When Joe Biden steps into the White House, be allies or foes, everyone would be expecting a dramatic reversal in the approach of the United States, including on issues such as trade and climate change.
But it might be business as usual when it comes to China—and Taiwan.
Beijing considers Taiwan a part of China and has vowed to bring it back to the fold, by force if required. U.S. administrations have always acted cautiously while maintaining the relations with Taiwan, keeping their means to defend themselves ready, without encouraging any formal independence or crossing “Beijing’s red lines”.
But Donald Trump broke the mould as one of the first things he did after winning the 2016 elections was to take a phone call from the Taiwnese president Tsi Ing-wen, departing from a diplomatic practice of decades. China was enraged with the phone call but Trump rubbed it in further by increasing the US arms sales and asking its officials to visit Taipei more often.
Taiwan has been a fraught issue between Washington and Beijing for seven decades, and it is re-emerging as a potential focal point of tensions.
Trump’s warm relations with Taiwan have fed the bigger issue- it has set the United States on a long-term course of competition and confrontation with China and Joe Biden will find it difficult to change the course.
As the world continues to witness China’s aggressive behaviour, Biden would face pressure from Democrats and Republicans to strengthen ties with Taiwan
But the bigger change will be Biden’s tone. Trump has focused on provoking Beijing—using Taiwan as an instrument of pushback against China and his approach, according to Bonnie S. Glaser, senior adviser for Asia at the Center for Strategic and International Studies in Washington, would be less confrontational than Trump
“I don’t think Biden is looking to use Taiwan to poke Xi Jinping in the eye and make him look weak,” Glaser added. “There won’t be a deliberate effort to make Taiwan a point of friction.”
The Trump administration in their last weeks also took enough actions to strengthen US relations with Taiwan. His efforts were directly aimed towards highlighting a thriving democracy in Asia and countering China’s attempts to weaken the global diplomatic issues of Taiwan.
Trump and his administration for their tough stance for the Chinese Communist Party has garnered them a lot of appreciation and praise from Taiwan.
Taiwan’s southern lawmaker, Tsai Yi-yu, has frequently shown his support to Trump stating that Trump’s action has been very solid and maintaining Trump’s policies would be beneficial for Taiwan.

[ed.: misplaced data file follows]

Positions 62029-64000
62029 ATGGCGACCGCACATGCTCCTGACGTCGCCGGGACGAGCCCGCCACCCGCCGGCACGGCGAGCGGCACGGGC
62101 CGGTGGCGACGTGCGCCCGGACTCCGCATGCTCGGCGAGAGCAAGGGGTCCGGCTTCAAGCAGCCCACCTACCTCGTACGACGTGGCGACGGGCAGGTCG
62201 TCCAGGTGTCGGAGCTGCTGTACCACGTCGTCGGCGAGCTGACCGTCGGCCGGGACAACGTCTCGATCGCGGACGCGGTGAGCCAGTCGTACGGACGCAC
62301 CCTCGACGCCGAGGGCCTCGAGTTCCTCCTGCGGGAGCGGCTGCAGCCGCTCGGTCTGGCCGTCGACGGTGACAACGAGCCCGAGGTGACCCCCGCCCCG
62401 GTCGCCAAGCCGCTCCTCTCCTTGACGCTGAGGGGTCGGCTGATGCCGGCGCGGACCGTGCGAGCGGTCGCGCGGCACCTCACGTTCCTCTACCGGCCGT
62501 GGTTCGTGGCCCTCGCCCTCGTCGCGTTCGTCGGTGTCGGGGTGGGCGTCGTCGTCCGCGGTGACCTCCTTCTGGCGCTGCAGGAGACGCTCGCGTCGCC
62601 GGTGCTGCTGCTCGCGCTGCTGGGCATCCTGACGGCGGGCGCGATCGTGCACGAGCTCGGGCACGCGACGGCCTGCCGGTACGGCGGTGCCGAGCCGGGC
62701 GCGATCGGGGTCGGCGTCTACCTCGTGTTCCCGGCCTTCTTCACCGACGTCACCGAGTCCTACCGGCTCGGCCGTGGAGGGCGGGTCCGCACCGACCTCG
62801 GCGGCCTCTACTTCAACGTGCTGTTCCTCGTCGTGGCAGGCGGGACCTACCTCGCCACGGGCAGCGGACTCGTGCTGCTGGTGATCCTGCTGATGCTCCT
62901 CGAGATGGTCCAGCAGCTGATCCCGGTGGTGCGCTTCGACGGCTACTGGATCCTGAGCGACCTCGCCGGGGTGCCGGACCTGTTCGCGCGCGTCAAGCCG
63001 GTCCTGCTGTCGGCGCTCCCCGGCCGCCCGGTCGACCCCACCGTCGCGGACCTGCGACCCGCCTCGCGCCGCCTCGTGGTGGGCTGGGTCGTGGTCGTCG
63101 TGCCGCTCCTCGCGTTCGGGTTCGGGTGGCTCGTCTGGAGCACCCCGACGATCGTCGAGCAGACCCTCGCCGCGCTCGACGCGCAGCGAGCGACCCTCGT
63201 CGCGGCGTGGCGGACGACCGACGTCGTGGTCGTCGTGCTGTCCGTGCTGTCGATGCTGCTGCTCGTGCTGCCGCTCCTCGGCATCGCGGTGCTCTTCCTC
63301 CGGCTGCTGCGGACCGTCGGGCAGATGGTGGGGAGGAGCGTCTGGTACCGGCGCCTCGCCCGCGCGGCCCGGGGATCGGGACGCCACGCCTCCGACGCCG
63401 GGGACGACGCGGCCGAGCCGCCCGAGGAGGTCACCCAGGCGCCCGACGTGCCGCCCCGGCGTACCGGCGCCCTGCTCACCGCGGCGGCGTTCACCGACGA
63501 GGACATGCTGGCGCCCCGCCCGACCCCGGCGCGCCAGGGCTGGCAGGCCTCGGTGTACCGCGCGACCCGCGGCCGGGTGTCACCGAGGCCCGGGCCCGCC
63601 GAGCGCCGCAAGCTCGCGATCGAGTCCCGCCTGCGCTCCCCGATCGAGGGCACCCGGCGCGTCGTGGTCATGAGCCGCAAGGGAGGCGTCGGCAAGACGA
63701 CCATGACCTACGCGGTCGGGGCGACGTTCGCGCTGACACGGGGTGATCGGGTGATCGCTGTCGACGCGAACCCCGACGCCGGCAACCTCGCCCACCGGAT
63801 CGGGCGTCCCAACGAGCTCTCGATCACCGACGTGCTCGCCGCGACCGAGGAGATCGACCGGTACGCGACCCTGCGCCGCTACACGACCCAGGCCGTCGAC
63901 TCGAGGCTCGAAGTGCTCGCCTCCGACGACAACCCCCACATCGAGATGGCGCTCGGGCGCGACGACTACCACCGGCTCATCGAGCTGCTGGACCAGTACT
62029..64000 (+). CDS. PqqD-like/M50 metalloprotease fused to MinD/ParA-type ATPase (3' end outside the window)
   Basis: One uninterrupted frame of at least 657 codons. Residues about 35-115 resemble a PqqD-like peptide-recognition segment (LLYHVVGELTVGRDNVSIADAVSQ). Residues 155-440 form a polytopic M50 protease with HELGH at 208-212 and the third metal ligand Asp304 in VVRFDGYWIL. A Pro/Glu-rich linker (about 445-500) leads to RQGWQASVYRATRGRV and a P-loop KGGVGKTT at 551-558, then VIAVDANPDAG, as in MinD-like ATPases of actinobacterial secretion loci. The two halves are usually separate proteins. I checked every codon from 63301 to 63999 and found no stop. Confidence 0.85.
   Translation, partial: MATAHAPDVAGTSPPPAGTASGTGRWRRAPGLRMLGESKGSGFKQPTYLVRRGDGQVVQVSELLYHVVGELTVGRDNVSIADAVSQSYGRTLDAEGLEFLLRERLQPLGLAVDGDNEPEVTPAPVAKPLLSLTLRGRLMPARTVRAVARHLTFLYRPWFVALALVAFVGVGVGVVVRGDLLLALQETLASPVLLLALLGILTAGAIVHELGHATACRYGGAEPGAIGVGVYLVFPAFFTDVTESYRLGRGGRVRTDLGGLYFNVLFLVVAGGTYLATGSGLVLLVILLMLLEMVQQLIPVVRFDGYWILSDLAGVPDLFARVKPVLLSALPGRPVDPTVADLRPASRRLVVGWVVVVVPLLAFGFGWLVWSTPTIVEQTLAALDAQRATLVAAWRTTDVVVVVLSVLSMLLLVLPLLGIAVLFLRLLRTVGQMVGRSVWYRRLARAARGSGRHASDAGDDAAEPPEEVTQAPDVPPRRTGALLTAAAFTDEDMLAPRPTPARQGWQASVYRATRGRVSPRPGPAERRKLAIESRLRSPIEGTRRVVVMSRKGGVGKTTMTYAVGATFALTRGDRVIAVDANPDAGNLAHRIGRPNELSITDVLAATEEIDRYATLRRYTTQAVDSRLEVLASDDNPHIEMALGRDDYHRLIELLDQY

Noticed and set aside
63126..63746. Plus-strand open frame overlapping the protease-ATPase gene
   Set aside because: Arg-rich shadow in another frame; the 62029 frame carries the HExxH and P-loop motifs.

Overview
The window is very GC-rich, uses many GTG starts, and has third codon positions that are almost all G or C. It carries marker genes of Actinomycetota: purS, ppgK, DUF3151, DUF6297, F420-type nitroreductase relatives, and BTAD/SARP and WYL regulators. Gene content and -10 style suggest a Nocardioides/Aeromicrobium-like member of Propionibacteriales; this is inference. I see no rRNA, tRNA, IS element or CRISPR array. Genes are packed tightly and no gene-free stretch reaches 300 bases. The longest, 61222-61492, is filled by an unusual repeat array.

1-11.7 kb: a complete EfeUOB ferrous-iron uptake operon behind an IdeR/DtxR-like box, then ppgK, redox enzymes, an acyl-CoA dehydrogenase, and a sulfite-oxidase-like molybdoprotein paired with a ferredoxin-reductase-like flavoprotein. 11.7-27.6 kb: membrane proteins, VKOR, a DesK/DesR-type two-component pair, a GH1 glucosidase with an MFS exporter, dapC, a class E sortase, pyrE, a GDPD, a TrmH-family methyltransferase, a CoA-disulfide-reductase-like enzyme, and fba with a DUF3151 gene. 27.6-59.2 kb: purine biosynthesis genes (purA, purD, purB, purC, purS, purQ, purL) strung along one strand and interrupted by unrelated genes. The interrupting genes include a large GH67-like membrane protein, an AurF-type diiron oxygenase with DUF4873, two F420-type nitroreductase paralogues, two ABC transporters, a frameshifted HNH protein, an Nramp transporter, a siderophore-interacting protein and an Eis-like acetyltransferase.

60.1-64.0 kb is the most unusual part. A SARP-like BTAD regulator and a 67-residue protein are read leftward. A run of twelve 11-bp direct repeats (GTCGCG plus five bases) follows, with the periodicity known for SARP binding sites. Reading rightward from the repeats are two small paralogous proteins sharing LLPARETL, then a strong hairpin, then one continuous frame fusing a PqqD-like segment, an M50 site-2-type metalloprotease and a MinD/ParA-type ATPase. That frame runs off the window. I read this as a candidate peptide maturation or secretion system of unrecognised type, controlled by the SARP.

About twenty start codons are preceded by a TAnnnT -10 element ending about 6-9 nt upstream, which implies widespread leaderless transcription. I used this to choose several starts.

However, Taiwan’s several legislators have expressed that Joe Biden has been softer on China. He is seen in Taiwan as more risk-averse. Taiwan has been critical of Biden for his times as Vice President under President Barack Obama for helping China into international groups like World Trade Organization, which gave the country an edge as it sought to exert influence in the global system.
As evidence of Mr. Biden’s commitment to Taiwan, his advisers have cited his support as a senator for the Taiwan Relations Act of 1979, which obligates Washington to provide weapons to Taiwan.
“He will continue to support a peaceful resolution of cross-strait issues consistent with the wishes and best interests of the people of Taiwan,” an official with Mr. Biden’s transition team said in a statement. “He has long said that American support for Taiwan must remain strong, principled, and bipartisan.”
Despite Biden’s several calls for greater cooperation, Chinese leaders continue to worry about Biden’s closer ties with Taiwan.
Beijing chafes at anything that smacks of increased international recognition of Taiwan. The government of China’s leader Xi Jinping has been blocking Taiwan from participating in international bodies, including the World Health Organization, and poaching its diplomatic allies.
Chinese officials often accuse the United States of encouraging Taiwan to seek full independence, a move that Mr. Xi has repeatedly warned could be met by armed force
Recent statements from the secretary of state Mike Pompeo in an interview has even escalated the tiff between the US and China His remarks drew a furious response from Chinese officials, who said Taiwan was an inalienable part of China and denouncing Pompeo, vowed to retaliate.
Trump’s national security adviser, Robert O’Brien, has recently said that the United States would continue to support Taiwan and would not cede its status as a pacific power to China.
Taiwan President Tsai lifted a long-standing ban on American pork and beef imports in August, a decision seen as an attempt to open the door to formal trade talks.
The Trump administration has been effective in signalling to Beijing that Washington is willing to defend Taiwan if necessary but the question is can we expect the same from the new US president?